Basically, it is defensive.
The Orthodox community does not realize that it is not observance that should be its main concern. Its primary goal should be to create a spiritual environment in which Jews, whether religious or not, can take part in the great mission called Judaism, driven by a visionary Halacha. Because it fails to understand this, it views strangers with suspicion. They are only welcome after a security check. The language spoken in these communities is of right and wrong, good and bad, safe and dangerous. It is a language of survival.
Mainstream Orthodoxy has fallen victim to a false kind of modernity in which flaunting irreverence has become the norm. With only a few exceptions, debunking is commonly practiced, and at every turn we experience the need to expose the clay feet of even the greatest thinkers. Human dignity, a phrase often used, has become a farce in real life. Instead of deliberately looking for opportunities to love our fellow men, as required by the Torah, many have rewritten this golden rule to read, in the words of Abraham Joshua Heschel: “Distrust your fellow man as you distrust yourself.” People’s lack of belief in themselves has spilled over to their relationships with others. Mediocrity has led them to believe that we are a generation of spiritual orphans.
Influenced by materialistic philosophies, many religious people who once revered their fellow men have become part of the problem without even being aware of it.
When observing even those who are fully committed to helping fellow Jews find their way back to Judaism, we see an attitude that is foreign to religious life and thought. We cannot escape the impression that some people, without denying their love for their brothers, tend to talk down to secular Jews. This has become the norm. Constant emphasis is placed on the need to cure the secular person of his mistaken lifestyle. But this is asking for infinite trouble. It is as Rabbi Heschel stated, based on arrogance.
While the religious Jew sees himself as the ideal, he relegates the secular Jew to second-class status and decides that it is the secular Jew who needs to repent for his mistaken ways. Such an attitude is based on the notions of contrast and a lack of affinity. The secular Jew will always feel inferior. Therefore, the point of departure from which one reaches out to bring fellow Jews closer to Judaism is, at the same time, its undoing. The suggestion, “One should throw oneself into a burning furnace rather than insult another person publicly” (Berachot, 43b) may very well apply, since it is the community of secular Jews who are being shamed and treated as inferior.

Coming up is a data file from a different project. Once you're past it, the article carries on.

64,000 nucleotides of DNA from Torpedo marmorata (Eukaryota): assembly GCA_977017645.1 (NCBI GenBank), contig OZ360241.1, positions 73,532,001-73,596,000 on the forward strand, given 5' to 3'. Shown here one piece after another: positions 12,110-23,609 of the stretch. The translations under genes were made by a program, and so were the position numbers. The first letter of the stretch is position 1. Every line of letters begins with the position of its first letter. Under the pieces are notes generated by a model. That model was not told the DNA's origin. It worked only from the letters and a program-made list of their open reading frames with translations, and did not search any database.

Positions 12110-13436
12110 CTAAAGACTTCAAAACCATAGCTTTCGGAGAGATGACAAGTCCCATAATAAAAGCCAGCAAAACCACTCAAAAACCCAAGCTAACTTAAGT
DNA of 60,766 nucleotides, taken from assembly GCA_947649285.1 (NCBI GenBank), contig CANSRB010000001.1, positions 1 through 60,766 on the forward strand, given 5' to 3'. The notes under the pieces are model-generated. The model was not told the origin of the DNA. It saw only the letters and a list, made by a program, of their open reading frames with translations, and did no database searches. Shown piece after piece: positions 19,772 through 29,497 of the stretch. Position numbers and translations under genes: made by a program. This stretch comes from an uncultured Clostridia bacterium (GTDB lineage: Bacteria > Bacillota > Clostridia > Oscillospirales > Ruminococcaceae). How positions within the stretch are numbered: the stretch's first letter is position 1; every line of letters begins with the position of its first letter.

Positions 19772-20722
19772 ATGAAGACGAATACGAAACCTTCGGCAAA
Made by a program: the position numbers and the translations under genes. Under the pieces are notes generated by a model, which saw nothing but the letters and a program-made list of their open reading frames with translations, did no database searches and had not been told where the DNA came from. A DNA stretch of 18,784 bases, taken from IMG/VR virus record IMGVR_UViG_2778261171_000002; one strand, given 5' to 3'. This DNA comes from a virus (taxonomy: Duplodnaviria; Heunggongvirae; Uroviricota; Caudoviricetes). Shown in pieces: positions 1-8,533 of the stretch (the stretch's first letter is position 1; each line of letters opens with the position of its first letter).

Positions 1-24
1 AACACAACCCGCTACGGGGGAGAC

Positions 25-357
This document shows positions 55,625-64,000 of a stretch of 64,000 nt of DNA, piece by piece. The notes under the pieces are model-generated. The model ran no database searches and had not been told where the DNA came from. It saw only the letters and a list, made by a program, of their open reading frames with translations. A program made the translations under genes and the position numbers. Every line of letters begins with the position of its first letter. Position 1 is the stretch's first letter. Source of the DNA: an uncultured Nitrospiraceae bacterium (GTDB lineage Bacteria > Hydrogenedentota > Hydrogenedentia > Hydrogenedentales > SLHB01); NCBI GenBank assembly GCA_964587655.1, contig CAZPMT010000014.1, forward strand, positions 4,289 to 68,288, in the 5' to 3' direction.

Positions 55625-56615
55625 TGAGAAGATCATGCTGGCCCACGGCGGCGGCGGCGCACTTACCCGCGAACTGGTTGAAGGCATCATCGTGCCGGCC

FOR JEWS to bring others back to Judaism they need to celebrate the mitzvot that the secular Jew has been observing for all or part of his life, and not condemn his failure to observe others.
The foundation should be humility, not arrogance, said Heschel. There is little doubt that secular Jews, consciously or unconsciously, keep a large number of commandments. Many of those mitzvot may not be in the realm of rituals, but there is massive evidence that secular Jews are firmly committed to keeping interpersonal mitzvot. Beneath the divisiveness of ritualism lies the underpinnings of religion, such as compassion, humility, awe and even faith. The pledges are different, but the devotions are equal, said Heschel. It may very well be that the meeting of minds is lacking between religious and non-religious Jews, but their spirits do touch.
Who will deny that secular Jews have a sense of mystery, forgiveness, beauty and gentleness? How many do we know who lack the inner faith that God cares? And how many will not show great contempt for fraud or double standards? Each of these is the deepest of religious values. We must try to make the so-called non-religious Jews aware of the fact that they are much more religious than they may know; that God’s light shines on their faces just as much, if not more, than on the faces of religious Jews.
This can become an inspiration for religious Jews – not just by honoring secular Jews for keeping these mitzvot, but by taking an example from their non-observant brothers, by renewing these mitzvot and good deeds in their own lives.
Just as the non-religious person needs to prove his worthiness to be the friend of a religious Jew, so the religious Jew needs to be worthy of the friendship of his fellow secular Jew. It would be a welcome undertaking if the religious would call on the non-religious for guidance in mitzvot in which religious Jews have been lax, as well as by asking how to improve themselves.
There is a significant need to call Jews back to their roots by showing them that they never left. Once religious Jews learn that secular Jews are their equals, not their inferiors, a return to Judaism on the right terms can come about.
Orthodoxy celebrates its massive growth and unprecedented birthrate, but by doing so it masks the tragedy of the thousands who are never given an opportunity to get in touch with Judaism, or are unaware of how Jewish they really are. The language of condemnation and devaluation that permeates Orthodox classrooms not only makes it impossible for many to enter, but also causes numerous young people who were raised in a religious environment to turn their backs on Judaism.
Even worse is that Orthodoxy continues to point to this trend as evidence to support its insularity and separatism, blaming secularity for this tragic state of affairs, while the truth is that to a great extent it is Orthodoxy that is to blame.
The writer is the dean of the David Cardozo Academy in Jerusalem. He is the author of many books including the bestseller Jewish Law as Rebellion. An international lecturer, his views are discussed on many media outlets. Find his weekly thoughts at